Windows Server 2012 R2 Goes RTM

By - Source: Microsoft

Along with Windows 8.1 and Windows RT 8.1, Microsoft said on Tuesday that Windows Server 2012 R2has been released to manufacturing (RTM), meaning that the team has signed off on the code and is distributing the build to hardware partners. However don't expect to see the RTM launched early on TechNet and MSDN as Microsoft has done with every other server release in the past; Microsoft plans to hold on to the R2 bits until the official launch on October 18, 2013.

"This release is being handled a bit differently than in years past," states Microsoft's Brad Anderson. "With previous releases, shortly after the RTM Microsoft provided access to software through our MSDN and TechNet subscriptions.  Because this release was built and delivered at a much faster pace than past products, and because we want to ensure that you get the very highest quality product, we made the decision to complete the final validation phases prior to distributing the release."

Microsoft is pulling the same stunt with the consumer-based Windows 8.1 and Windows RT 8.1 platforms, so don't feel singled out. As Anderson points out, Microsoft is taking an incremental road with its Windows 8 platforms instead of waiting two or three years to launch an updated product. That means more features, more improvements and increased stability on a much faster schedule.

However the sacrifice, it seems, is that Microsoft would rather hold on to the final bits until the last second. This RTM to GA window allows OEMs to provide feedback on bugs and performance issues that in turn are addressed in patches, and distributed to OEMs along with the current Windows 8.1/RT/Server 2012 R2 "Preview" crowd. Once October 18 arrives, Microsoft will not have only addressed these issues, but incorporated the fixes into the final GA release. After that, Microsoft should continue to roll out minor post-launch fixes until most of the immediate update issues are eradicated.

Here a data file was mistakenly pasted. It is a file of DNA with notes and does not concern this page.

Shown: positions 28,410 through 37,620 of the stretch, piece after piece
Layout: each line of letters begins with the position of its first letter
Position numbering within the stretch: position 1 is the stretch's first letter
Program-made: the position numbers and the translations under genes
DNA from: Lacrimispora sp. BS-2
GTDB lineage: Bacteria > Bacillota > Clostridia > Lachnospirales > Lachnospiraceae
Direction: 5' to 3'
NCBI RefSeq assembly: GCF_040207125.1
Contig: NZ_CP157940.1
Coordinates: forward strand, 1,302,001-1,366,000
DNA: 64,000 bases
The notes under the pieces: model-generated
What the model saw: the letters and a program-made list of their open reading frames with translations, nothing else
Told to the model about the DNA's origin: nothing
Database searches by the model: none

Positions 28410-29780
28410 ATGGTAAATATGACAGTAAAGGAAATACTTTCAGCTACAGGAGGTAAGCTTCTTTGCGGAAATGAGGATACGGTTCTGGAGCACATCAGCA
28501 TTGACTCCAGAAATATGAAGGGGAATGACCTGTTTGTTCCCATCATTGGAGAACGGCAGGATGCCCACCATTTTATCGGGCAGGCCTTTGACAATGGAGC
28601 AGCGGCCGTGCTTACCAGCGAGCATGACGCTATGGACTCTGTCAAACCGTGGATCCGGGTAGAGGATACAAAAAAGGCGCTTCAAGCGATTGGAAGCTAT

To some degree, Microsoft is likely keeping its 8.1/R2 update from the TechNet and MSDN masses to prevent possible added negativity surrounding the entire Windows 8 family. The change in interface from Windows 7 to Windows 8 caused enough chaos as it was last year, and many OEMs are still blaming the Windows 8 platform for accelerating the PC market decline. Throw in Microsoft's financial woes regarding Surface RT and the supposed early "retirement" of current CEO Steve Ballmer, and the last thing Microsoft needs is a hugely buggy Windows 8.1/RT/Server 2012 R2 launch. A LOT is riding on October 18.

"While every release milestone provides ample reason to celebrate (and trust me, there’s going to be a party here in Redmond), we are all particularly excited this time around because we’ve delivered so much in such a short amount of time," Anderson said. "The amazing new features in this release cover virtualization, storage, networking, management, access, information protection, and much more."

Server 2012 R2 will see the release of three versions: Essentials, Standard and Datacenter. Microsoft says Server 2012 R2 will provide faster VM deployment, booting from SCSI, and moves from driver emulators to synthetic hardware drivers to minimize legacy support. It will also bring back the Windows Start button, but don't expect the actual Start Menu's return: the button takes you straight to the Start Screen. However by right-clicking on the button, users have access to the Task Manager, File Explorer, Disk Management and so on.

"The next update to Windows Intune will be available at the time of GA, and we are also on track to deliver System Center 2012 R2," Anderson says.

For more information about Windows Server 2012 R2 and the three related releases, head here. The platform officially launches on October 18, but the company is still serving up the Preview version here in case you're interested in an early taste.

Kevin Parrish is a contributing editor and writer for Tom's Hardware,Tom's Games and Tom's Guide. He's also a graphic artist, CAD operator and network administrator.

See here for all of Kevin's Tom's IT Pro articles.

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